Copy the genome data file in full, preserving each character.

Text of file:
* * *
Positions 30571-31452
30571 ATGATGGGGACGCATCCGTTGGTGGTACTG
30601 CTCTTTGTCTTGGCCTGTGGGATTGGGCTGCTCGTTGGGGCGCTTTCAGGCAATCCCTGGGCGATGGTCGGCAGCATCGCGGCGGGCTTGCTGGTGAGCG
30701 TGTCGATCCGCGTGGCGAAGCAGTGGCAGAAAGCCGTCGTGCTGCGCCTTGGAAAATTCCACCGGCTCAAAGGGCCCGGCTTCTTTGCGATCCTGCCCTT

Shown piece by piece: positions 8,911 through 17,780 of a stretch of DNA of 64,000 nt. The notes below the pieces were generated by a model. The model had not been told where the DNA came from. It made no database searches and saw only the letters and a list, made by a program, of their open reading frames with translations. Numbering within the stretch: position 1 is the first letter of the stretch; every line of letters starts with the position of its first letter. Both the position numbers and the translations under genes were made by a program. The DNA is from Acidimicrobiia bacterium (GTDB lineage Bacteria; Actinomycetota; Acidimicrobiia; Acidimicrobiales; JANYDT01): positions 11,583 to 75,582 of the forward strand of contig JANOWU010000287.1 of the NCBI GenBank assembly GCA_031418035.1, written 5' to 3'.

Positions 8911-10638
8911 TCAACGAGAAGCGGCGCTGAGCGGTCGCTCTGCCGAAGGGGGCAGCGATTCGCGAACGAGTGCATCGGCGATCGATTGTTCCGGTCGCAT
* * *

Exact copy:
Positions 30571-31452
30571 ATGATGGGGACGCATCCGTTGGTGGTACTG
30601 CTCTTTGTCTTGGCCTGTGGGATTGGGCTGCTCGTTGGGGCGCTTTCAGGCAATCCCTGGGCGATGGTCGGCAGCATCGCGGCGGGCTTGCTGGTGAGCG
30701 TGTCGATCCGCGTGGCGAAGCAGTGGCAGAAAGCCGTCGTGCTGCGCCTTGGAAAATTCCACCGGCTCAAAGGGCCCGGCTTCTTTGCGATCCTGCCCTT

Shown piece by piece: positions 8,911 through 17,780 of a stretch of DNA of 64,000 nt. The notes below the pieces were generated by a model. The model had not been told where the DNA came from. It made no database searches and saw only the letters and a list, made by a program, of their open reading frames with translations. Numbering within the stretch: position 1 is the first letter of the stretch; every line of letters starts with the position of its first letter. Both the position numbers and the translations under genes were made by a program. The DNA is from Acidimicrobiia bacterium (GTDB lineage Bacteria; Actinomycetota; Acidimicrobiia; Acidimicrobiales; JANYDT01): positions 11,583 to 75,582 of the forward strand of contig JANOWU010000287.1 of the NCBI GenBank assembly GCA_031418035.1, written 5' to 3'.

Positions 8911-10638
8911 TCAACGAGAAGCGGCGCTGAGCGGTCGCTCTGCCGAAGGGGGCAGCGATTCGCGAACGAGTGCATCGGCGATCGATTGTTCCGGTCGCAT